Next thing on my list, two small decorative lamps for my bedroom dresser, which is where I apply my makeup.   I need one lamp on each side,  otherwise I end up looking like the villain “Two-Face” in Batman.  Not exactly the look I’m going for.  I found two nice lamp bases.  Now, all I needed were two red shades to go on top.  After rearranging the entire lighting display shelf, I located the perfect red shade.  Only one.  I still needed another.  So, I found another clerk working in the vicinity.  He scanned the tag on the shade, and said there was one in the warehouse.  I was elated.  My joy was short-lived when, right before the clerks’ eyes, the red shade that appeared on his scanner located in the warehouse, was no longer there,  nabbed by another clerk right under our noses.  Really?!  The clerk offered to look around in order  to locate the errant shade somewhere in this massive store.  “Good luck”, I mumbled.  The clerk finally reappeared with a “Sorry, I couldn’t find it”.  Surprise, surprise.  So, I asked if he could check other nearby Walmart stores to see if they might have the matching red shade.  He advised me to check with customer service, and they could check on that for me.  Two lamp stands, one red shade, watch band dangling from my wrist, I made one last glance over to the jewelry counter, hoping to glimpse any sign of intelligent life.   Not detecting any, I asked another clerk, of course unaffiliated with the jewelry department, if someone would be in that department any time soon.  Politely she wasn’t sure, but would be happy to get a manager for me.  Initially thinking this would be a thirty minute trip, silly girl that I am, I decided I could wait a little longer, deciding that three hours is my absolute limit for resolving these issues.  After all, my time is worth something, right?  A few minutes, yet another manager appears, stating he would make a call and get a clerk there to help me.

Still no competent jewelry clerk in sight, I decided to make the best use of my time, and go to the customer service desk to check on the status of the red shade at other Walmarts.   Fortunately, there were only a couple of people ahead of me in the customer service line till I heard the word, “Next”.  I was pleasantly surprised to see someone I recognized as one of the many managers at this Walmart.  Finally, I would get some actual assistance locating the shade.  I showed her the shade, and asked if she could check inventories of nearby Walmarts since this store only had one.   She quickly made a call, and, with a smile said, “You need to go to the hardware department, and they can check on this for you.”  Isn’t that where I just came from, and didn’t they tell me to go to customer service and they could help me?  Coming up on the three hour mark of my epic shopping experience, I made one last glance at the jewelry department.  Oh rapture and joy, there appeared to actually be a clerk working the counter.  Thinking I’d hit the jackpot, I strode over to the counter.  Unfortunately, a couple of other customers, closer to the department, and also anxious for the mysterious jewelry clerk to emerge, beat me in a foot race to the counter.  I finally garnered the attention of the prodigal jewelry clerk, and, demonstrating the dangling watch band,  explained that I needed some links taken out.  She studied my watch, and said, “four links should do”.   Again, she rummaged through the nearby drawers, looking for the elusive link-removal tool.  Finally, she located it, and Wa-la, the job was accomplished.  Yea!!  And,  it only took two hours and 45 minutes to do it.  Famished, and feeling weak from the unexpected prolonged experience, I decided to go home and eat, figuring I needed nourishment  before tackling the hardware department about the location of a red shade.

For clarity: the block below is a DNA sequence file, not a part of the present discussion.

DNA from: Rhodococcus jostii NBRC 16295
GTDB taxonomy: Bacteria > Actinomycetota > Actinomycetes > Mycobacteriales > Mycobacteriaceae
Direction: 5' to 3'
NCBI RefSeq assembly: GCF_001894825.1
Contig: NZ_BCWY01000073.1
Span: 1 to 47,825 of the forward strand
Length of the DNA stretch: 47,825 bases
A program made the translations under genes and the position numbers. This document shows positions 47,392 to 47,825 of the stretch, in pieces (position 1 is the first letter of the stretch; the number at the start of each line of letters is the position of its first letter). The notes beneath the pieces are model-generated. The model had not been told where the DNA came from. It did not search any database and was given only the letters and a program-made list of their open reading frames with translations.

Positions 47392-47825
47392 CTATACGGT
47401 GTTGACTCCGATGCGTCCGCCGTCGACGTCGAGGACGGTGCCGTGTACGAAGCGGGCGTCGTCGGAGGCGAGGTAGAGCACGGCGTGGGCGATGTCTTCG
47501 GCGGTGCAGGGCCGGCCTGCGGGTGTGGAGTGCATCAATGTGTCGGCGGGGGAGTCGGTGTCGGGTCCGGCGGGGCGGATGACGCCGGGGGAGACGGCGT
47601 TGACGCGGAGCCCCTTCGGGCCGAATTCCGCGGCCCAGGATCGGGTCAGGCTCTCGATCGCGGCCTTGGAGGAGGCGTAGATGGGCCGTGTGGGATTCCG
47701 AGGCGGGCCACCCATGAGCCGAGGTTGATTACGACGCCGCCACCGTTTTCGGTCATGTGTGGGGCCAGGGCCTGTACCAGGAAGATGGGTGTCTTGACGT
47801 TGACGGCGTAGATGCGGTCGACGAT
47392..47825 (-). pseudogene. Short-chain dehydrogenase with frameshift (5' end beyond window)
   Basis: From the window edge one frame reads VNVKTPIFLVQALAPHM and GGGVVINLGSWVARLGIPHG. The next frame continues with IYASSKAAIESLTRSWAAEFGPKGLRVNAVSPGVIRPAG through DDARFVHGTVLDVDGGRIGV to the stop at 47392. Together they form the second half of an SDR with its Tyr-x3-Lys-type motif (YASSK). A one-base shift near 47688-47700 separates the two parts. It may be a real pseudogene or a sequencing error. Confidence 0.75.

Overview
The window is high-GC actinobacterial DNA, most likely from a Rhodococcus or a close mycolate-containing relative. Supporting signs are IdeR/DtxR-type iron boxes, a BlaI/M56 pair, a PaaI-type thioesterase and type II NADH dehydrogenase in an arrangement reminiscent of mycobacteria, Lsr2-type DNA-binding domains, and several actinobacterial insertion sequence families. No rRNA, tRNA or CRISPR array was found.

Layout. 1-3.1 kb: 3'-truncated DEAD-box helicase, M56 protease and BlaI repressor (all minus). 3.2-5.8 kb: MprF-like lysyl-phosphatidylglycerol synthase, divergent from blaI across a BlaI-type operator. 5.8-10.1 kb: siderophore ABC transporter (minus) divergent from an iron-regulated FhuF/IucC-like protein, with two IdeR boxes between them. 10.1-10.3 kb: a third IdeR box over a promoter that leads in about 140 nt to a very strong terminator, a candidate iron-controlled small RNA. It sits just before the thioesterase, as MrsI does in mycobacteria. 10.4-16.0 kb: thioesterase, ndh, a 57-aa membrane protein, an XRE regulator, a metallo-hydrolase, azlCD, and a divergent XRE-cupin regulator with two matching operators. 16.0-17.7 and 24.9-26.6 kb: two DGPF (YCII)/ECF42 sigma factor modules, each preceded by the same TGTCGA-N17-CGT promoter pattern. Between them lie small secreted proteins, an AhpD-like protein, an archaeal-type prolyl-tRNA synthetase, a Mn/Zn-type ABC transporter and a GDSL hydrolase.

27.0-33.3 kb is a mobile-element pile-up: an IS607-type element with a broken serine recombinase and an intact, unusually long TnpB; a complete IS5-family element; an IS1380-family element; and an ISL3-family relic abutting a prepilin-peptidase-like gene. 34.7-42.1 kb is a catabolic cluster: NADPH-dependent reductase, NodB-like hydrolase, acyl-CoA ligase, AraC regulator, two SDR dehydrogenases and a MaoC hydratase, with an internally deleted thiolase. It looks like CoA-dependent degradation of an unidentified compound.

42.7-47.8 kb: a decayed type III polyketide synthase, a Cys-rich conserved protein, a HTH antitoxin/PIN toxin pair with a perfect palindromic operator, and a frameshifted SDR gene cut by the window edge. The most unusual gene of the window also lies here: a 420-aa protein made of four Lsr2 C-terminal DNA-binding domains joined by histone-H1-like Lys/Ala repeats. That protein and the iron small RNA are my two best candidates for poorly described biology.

To their credit, every clerk and manager I encountered was polite and courteous.  Plus,  I managed to remain calm through this entire ordeal.  No small feat.  Later, I realized this experience presented me with a unique opportunity to exercise my patience, an unexpected benefit.  So, in a funny way, I guess Walmart is helping me to grow  and mature as a person.  So, thank you Walmart.  Now, if only I could find the other red shade, and all will be well.

Walmart Woes–Part One

English: Inside the Walmart (still branded as ...
English: Inside the Walmart (still branded as Wal-Mart) at West Plains, Missouri. (Photo credit: Wikipedia)

I definitely have a love/hate relationship with Walmart.  Love the convenience and bargains–price matching is awesome.  Hate the hassles and long lines.   Here’s why…